I did not grow up with dogs – my Mom was a cat person and we had a succession of very cute cats, all of them with vaguely French sounding names. Names like Mitzi and Shatuna. My Mom is a neat freak and dogs did not fit into her sense of cleanliness. I liked the cats but I found their personalities to be rather bland. I never developed much of an attachment to any of them though I did develop allergies to cats.
When I met my fiancee, she informed me that she was a package deal – Dutch was a part of the bargain. Dutch is a great looking 60lb pitbull. Pitbulls get a bad rap because unscrupulous owners train them to be mean but Dutch is an incredibly gentle and kind “little guy” – incredibly well trained and disciplined. My fiancee taught Dutch well but having lived with Dutch, I’m realizing that Dutch has taught us several life lessons as well.
- Forgiveness – Make Dutch wait around for his morning or evening walk and he’ll start to get grumpy. After all, we’re making him hold it in. But the second we get outside, all is forgiven. He does not hold a grudge. But he’s not naive – treat him truly badly and he simply won’t be your friend. He knows to forgive those who love him and to avoid those who don’t.
- Exercise and fresh air make the day better - Dutch can’t really go a day without getting a good walk in. The fresh air and the exercise serve him extremely well. I find that I’m the same way. It’s an incredibly simple thing but so powerful. We are, after all, physical beings as much as we are intellectual and emotional ones.
- Live in the moment – Dutch does not worry about the future. If it’s sunny out, he lies down in the living room and spends the day there – enjoying the sun beaming through the windows. If it’s cold and grey out, under the covers he goes. At the beach, he rolls around with no restraint. He chases the ball as if it’s his last. When you worry about the future, your life becomes worrying. You spend all that time worrying about things that might happen so your life becomes not the bad things that might go wrong but rather the worrying about those bad things. Fear and worry are paralyzing. (Entrepreneur Mike Lazerow wrote a great post about this)Overcoming them – sometimes easier said than done – opens up great possibilities. It’s critical to enjoy the path – it’s the whole point as has been said. I’ve found that reaching the goals, as enjoyable as it is, is a fleeting event. It lasts a day or a week, maybe even a month. Having reached some goal I’ve set for myself, I’m proud and happy. But the moment is short. Ultimately, the moment of goal achievement, while great, is not life – life is the time in between the milestones. And if that’s not fun and satisfying, it makes for a painful life. All those moments along the way need to be interesting and enjoyable.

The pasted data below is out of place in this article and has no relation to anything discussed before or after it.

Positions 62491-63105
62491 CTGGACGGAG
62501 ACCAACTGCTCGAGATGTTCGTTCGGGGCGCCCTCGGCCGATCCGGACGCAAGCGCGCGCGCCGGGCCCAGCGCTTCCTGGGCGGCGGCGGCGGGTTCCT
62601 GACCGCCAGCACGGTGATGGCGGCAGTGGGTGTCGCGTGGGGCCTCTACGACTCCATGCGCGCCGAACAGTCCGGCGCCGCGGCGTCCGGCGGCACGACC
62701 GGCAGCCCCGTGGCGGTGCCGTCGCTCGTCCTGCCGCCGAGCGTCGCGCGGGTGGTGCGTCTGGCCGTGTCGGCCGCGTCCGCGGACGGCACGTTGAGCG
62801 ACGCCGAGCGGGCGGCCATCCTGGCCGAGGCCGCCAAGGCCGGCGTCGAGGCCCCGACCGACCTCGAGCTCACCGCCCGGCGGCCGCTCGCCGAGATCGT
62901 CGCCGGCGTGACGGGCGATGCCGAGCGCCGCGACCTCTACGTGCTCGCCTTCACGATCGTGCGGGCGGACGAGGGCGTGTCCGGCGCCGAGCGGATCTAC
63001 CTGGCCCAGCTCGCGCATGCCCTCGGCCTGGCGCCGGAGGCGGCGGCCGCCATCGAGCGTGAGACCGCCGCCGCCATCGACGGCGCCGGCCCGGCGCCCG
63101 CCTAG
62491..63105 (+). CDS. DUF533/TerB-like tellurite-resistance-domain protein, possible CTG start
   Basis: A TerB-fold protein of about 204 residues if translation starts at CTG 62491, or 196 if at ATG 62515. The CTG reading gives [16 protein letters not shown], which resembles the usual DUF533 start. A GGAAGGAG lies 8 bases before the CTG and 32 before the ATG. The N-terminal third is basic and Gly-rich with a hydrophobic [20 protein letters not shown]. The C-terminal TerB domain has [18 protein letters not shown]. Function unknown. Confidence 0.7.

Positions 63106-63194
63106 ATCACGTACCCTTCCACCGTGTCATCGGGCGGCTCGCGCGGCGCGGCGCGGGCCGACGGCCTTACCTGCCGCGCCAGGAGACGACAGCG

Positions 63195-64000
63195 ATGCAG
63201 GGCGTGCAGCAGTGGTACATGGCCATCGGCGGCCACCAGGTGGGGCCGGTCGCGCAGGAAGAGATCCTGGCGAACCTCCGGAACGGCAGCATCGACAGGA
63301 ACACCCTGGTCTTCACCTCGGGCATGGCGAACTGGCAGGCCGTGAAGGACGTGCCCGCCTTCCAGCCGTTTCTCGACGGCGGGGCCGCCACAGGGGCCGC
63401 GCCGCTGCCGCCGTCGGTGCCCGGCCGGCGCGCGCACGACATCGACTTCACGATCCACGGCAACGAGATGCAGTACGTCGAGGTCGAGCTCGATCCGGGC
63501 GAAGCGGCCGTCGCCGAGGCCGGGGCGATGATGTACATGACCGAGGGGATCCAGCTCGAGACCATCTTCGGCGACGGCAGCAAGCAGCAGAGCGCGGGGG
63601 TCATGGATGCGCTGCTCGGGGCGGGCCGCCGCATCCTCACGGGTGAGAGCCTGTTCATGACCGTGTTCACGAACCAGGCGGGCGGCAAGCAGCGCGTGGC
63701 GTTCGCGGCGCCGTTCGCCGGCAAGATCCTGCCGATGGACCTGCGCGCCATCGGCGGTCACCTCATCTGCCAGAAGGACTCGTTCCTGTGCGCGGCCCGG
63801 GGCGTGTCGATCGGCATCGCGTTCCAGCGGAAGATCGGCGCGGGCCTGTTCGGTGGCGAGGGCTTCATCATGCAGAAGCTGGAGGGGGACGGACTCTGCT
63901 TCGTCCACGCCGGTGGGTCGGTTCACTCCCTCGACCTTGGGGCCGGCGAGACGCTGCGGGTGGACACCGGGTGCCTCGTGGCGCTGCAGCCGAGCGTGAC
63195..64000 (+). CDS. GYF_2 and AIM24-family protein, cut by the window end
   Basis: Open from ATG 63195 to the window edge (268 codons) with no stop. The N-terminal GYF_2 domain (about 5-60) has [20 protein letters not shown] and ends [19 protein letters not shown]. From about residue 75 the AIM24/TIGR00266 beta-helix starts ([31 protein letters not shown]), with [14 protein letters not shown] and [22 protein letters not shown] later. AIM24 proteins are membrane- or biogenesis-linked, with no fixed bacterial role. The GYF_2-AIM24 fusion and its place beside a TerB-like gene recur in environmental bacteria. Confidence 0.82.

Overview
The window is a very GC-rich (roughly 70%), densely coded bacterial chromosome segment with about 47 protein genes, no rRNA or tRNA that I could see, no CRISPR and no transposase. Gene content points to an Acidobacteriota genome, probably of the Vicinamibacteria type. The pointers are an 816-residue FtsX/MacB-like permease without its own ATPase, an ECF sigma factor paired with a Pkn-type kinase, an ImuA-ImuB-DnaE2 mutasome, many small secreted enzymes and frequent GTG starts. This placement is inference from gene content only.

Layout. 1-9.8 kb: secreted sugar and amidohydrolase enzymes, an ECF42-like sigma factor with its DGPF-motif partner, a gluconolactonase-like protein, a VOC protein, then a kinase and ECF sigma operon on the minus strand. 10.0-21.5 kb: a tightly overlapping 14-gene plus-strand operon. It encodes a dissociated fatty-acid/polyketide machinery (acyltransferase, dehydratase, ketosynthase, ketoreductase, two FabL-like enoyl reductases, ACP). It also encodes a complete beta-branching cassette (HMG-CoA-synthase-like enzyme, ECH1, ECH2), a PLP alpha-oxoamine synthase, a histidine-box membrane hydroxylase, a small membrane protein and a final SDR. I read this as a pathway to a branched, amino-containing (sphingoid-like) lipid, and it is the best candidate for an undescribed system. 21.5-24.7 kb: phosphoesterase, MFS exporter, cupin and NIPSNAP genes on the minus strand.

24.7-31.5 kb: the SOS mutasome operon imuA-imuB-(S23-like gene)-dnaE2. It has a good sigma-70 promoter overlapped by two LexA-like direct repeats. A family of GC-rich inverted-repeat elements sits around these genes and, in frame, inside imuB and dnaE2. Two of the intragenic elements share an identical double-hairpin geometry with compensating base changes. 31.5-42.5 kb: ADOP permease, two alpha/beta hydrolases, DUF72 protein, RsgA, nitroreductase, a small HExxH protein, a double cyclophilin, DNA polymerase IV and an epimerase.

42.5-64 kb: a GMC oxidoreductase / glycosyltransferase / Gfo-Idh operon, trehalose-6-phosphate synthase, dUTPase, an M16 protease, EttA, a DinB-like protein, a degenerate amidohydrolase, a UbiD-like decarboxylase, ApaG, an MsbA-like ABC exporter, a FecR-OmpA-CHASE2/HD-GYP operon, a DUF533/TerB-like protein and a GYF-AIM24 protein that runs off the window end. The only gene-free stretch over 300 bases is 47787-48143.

- We need real friends and partners - Dutch would not last long without us taking care of him. And without him, we’d have a big hole in our lives. It’s a a great partnership – we need and benefit from each other. At the office I’m fortunate to have genuine partners. We support each other unequivocally. We complement each other. When one of us is down, the others pick us up. We come to better answers when we’ve all had the chance to think about it. Around each other, we are free to be our true selves – with no restraint or worry. I’ve seen entrepreneurs who don’t have the support of true partners. It’s a much harder life to live. Entrepreneurial life can be pretty tough – a series of emotional ups and downs. Find and keep true partners. It changes everything.